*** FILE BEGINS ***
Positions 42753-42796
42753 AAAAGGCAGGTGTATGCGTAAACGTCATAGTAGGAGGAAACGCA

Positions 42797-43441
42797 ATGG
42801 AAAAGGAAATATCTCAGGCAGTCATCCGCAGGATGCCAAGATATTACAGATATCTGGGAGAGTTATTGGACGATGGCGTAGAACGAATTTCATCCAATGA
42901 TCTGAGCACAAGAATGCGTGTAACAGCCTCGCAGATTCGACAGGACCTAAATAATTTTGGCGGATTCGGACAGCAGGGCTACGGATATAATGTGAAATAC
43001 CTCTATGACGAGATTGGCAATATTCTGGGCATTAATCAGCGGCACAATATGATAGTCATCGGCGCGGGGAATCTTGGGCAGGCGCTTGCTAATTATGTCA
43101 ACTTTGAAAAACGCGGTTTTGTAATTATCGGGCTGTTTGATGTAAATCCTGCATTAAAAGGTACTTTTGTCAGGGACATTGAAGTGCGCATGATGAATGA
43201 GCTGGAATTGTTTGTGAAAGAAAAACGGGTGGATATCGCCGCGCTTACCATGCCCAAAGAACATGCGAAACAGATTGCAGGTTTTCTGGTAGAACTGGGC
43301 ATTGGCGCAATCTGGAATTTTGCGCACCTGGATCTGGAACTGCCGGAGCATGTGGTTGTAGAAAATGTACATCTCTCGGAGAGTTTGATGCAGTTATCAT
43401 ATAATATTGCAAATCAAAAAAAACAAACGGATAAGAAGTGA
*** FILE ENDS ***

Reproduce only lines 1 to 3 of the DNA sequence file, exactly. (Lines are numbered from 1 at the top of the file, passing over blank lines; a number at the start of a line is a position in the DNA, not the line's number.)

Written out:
Positions 42753-42796
42753 AAAAGGCAGGTGTATGCGTAAACGTCATAGTAGGAGGAAACGCA

Positions 42797-43441